Entry for April 01, 2007 - Don't click here!

Remarks on Jan-13-2011:   The original link leads to a geocities page that does not exist.   I have moderated the codes so that no one has to be panic or annoyed.   Go ahead point at it and see what will happen. Hahaha!

Vicious laugh Vicious laugh Vicious laugh Vicious laugh Vicious laugh Vicious laugh Vicious laugh Vicious laugh Vicious laugh Vicious laugh Vicious laugh Vicious laugh Vicious laugh


Warning I have warned you! Warning

I snatched this from VK's page!

Another remarks on Jan-13-2011:
Upon pointing on the link in the above a pop-up window will appear. In some browsers this type of pop-up does not stay long and might disappear before we finish reading every word in it. I do not know how to change this yet. For your convenience, here is the entire message in the pop-up:

Remarks on Jan-13 2011: The original link to a dontclick.html webpage has been removed. You can google and go to one. However, such page could be so notorious by forcing you click too many times just to see silly messages in the pop-ups that show up one after another. If you want to escape before all the pop-ups run out you have to reboot the Windows. The experience could be very annoying. Now go ahead click. This new link is OK. Trust me. Hehehe... Come on, CLICK! It will take you to my page that I posted on July 15, 2009.

By the way, I still do not know how to add a different background color(s) or an image on a page that starts with a pop-up.   My page of pop-up, therefore, always starts on a white background.
OK... Now click the link in the above and go look yourself! Vicious



Entry for April 24, 2007 -- Another Songkran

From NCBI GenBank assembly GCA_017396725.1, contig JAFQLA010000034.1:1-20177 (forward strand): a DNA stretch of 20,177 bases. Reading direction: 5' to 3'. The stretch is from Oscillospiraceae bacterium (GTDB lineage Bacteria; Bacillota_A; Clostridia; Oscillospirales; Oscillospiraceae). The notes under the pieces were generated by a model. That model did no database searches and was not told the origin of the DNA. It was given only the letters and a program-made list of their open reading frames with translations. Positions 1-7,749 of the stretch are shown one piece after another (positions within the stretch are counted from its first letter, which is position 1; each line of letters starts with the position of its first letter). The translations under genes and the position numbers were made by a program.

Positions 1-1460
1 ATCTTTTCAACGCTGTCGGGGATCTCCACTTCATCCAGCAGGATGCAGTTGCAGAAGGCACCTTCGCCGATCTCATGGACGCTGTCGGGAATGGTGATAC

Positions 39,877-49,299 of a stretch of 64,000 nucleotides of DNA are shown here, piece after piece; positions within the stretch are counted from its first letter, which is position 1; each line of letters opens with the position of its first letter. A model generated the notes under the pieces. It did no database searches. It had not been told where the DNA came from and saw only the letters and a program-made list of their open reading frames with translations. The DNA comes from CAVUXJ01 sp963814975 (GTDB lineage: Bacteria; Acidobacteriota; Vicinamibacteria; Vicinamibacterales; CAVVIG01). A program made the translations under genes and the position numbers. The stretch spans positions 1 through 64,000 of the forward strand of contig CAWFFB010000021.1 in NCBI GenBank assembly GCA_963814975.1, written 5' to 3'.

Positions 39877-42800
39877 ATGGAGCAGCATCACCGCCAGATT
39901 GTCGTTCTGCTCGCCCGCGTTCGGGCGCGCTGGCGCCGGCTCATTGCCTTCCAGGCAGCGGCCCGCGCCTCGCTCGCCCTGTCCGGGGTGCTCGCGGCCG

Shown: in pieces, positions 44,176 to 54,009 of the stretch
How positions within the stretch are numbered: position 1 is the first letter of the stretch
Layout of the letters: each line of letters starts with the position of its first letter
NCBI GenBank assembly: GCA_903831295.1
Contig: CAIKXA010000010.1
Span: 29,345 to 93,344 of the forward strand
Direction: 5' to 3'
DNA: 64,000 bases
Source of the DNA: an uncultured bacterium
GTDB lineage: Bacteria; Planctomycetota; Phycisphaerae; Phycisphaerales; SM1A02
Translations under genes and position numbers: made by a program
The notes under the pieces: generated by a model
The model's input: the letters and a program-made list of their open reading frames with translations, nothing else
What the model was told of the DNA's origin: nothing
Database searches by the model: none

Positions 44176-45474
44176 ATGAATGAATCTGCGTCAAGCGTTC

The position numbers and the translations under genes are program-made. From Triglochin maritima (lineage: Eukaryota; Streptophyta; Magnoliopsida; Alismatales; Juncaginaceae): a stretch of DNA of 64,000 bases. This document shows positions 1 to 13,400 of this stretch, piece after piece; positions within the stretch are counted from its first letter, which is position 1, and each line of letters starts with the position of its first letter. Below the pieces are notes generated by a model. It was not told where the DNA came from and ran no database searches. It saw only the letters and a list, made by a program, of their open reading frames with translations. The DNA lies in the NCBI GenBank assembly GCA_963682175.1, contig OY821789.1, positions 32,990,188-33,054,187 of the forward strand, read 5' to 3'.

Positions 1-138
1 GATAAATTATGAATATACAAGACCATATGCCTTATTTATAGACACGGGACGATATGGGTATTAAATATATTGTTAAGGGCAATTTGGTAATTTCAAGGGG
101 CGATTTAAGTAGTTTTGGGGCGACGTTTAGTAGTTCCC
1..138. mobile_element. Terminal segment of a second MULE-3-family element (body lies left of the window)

In my last blog I mentioned the Mon people and their Songkran, which was usually held one week after ours.

It had been too many years since the last time we went through one of their communities.   However, that only time we arrived at the site a few hours too late and saw nothing but deserted streets littered with empty plastic bags.

We had always wanted to see the difference between our Songkran and theirs, but somehow we had always been away during Songkran.

On Sunday afternoon we finally had a chance to go, but as soon as we got there we discovered that it was a big mistake to have made such a decision!

We found ourselves completely trapped in a severe traffic jam where all the vehicles – with the exception of the motorbikes – moved only a few inches per many minutes.

It took us 5 - 6 hours to get out of the jam whereas normally it would take less than half an hour to get home from that area.

Along the way we saw lots of splashers both on the sidewalks and on the pick-up trucks.   Each truck had at least one 200-litre drum of water on it.

A few splashers wore masks and one of them dressed himself as Bin Laden carrying two "formidable" water guns.

Loud "music" (I would say it was just noise) was heard all the way.

Powder was used to mix with water and to be dabbed on others' (mostly strangers') cheeks and car windows.

I do not think there were many Mons among the crowd.   The spree looked no different at all from the 5-day Thai Songkran a week earlier.

As it was already Sunday afternoon, which was the last few hours of the 3-day celebration, there were many drunk and soaked people, some with heavily caked powder on their faces, having been dabbed again and again by many strangers.